LinkedIn, the world's largest professional networking site, continues to beef up its content publishing platform with its agreement to acquire Pulse, which makes a mobile news aggregation, reader, and content distribution application.
LinkedIn has been broadening its site's scope in recent years beyond its core feature of individual professional profiles, where people post career-related information and network with other members.
The Pulse acquisition, announced on Thursday, fits into LinkedIn's recent push around becoming a repository of news articles and columns published by media outlets and professional authors, as well as of member-generated posts that are primarily about career advancement and business.
"We believe LinkedIn can be the definitive professional publishing platform where all professionals come to consume content and where publishers come to share their content," wrote Deep Nishar, LinkedIn's senior vice president of products and user experience, in a blog post. "Millions of professionals are already starting their day on LinkedIn to glean the professional insights and knowledge they need to make them great at their jobs."
"Pulse is a perfect complement to this vision," he said.
The deal, expected to close this quarter, is worth about $90 million, approximately 90 percent stock and 10 percent cash.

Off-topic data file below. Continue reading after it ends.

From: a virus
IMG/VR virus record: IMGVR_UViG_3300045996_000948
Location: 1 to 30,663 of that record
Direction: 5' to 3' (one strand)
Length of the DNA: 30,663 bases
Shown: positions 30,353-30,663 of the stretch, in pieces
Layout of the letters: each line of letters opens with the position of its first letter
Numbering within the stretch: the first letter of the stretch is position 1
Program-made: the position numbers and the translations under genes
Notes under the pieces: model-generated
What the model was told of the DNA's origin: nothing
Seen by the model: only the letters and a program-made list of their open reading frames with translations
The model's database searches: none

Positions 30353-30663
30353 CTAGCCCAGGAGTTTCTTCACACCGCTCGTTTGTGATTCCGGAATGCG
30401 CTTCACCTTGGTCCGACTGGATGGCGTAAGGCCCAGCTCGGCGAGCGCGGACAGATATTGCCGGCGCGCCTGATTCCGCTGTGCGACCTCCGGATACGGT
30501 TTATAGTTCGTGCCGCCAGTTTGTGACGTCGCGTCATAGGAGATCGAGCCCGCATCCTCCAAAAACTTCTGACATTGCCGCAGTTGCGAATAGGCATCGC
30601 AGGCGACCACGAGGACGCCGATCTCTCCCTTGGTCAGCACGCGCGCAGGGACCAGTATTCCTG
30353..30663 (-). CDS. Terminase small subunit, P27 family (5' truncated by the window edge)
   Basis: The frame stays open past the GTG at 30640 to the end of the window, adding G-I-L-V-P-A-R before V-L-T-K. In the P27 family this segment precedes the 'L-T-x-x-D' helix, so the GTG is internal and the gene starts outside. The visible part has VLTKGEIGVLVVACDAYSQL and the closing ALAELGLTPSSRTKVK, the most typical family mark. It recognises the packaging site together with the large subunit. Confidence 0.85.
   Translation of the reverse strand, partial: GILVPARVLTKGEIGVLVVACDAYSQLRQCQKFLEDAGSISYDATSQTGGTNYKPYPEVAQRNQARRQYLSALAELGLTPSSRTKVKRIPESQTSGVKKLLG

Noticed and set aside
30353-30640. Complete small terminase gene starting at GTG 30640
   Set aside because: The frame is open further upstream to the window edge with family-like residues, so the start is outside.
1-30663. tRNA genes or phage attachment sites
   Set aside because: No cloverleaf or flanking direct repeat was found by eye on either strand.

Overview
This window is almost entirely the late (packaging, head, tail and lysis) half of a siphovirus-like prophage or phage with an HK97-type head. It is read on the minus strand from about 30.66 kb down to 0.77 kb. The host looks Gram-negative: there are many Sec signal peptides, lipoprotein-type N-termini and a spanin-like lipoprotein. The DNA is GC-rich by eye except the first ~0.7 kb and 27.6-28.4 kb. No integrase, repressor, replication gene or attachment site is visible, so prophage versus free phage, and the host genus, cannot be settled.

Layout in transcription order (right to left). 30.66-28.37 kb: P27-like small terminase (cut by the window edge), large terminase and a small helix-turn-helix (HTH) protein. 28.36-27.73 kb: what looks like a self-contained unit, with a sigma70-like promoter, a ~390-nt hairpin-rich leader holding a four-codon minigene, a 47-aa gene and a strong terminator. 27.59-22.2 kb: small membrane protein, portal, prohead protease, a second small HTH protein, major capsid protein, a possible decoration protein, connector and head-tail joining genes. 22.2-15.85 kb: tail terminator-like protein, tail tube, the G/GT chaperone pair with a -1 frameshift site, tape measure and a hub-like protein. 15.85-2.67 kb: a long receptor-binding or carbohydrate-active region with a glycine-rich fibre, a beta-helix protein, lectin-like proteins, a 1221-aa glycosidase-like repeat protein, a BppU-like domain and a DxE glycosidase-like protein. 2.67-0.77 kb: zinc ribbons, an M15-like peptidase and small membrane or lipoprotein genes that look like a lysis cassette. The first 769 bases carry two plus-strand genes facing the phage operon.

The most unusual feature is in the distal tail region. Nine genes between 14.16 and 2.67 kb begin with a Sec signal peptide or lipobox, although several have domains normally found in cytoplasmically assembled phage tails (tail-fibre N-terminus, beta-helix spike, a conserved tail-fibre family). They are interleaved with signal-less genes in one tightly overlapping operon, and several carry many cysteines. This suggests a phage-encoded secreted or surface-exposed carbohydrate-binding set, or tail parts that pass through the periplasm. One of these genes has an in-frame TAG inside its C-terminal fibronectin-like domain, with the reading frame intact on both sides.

Ankit Gupta and Akshay Kothari started Pulse in 2010 as a class project at Stanford that grew out of their dissatisfaction with mobile news reading. With Pulse, they aimed for "an effortless experience, with clean design and easy access to all of our favorite sources," they wrote in a separate blog post on Thursday.
Pulse, available for iOS and Android devices, will remain available in its current form for now, and the two teams will work to extend it and create "new offerings," they said, without going into details. It has more than 30 million users in 190 countries and is growing its user base by about 1 million people per month. It's used by more than 750 publishers.
Meanwhile, as of the end of 2012, LinkedIn had topped 200 million registered members located in more than 200 countries.
Last month, LinkedIn announced a revamping of its search engine, a move intended to make it easier for its members to find information on the site as the volume of content increases and becomes more varied.
LinkedIn has confirmed that some of the more than six million password hashes which were stolen and published online correspond to accounts belonging to its members. The professional social networking web site has now disabled the passwords for affected accounts.
Affected users should receive an email from LinkedIn with instructions explaining how to reset their passwords. LinkedIn Director Vicente Silveira says that these initial password reset emails will not contain any links. This is most likely being done to protect users against possible phishing attacks in which attackers could, for example, send emails with instructions to reset passwords and links to web sites constructed to impersonate LinkedIn, in order to trick people into providing private information. Read more...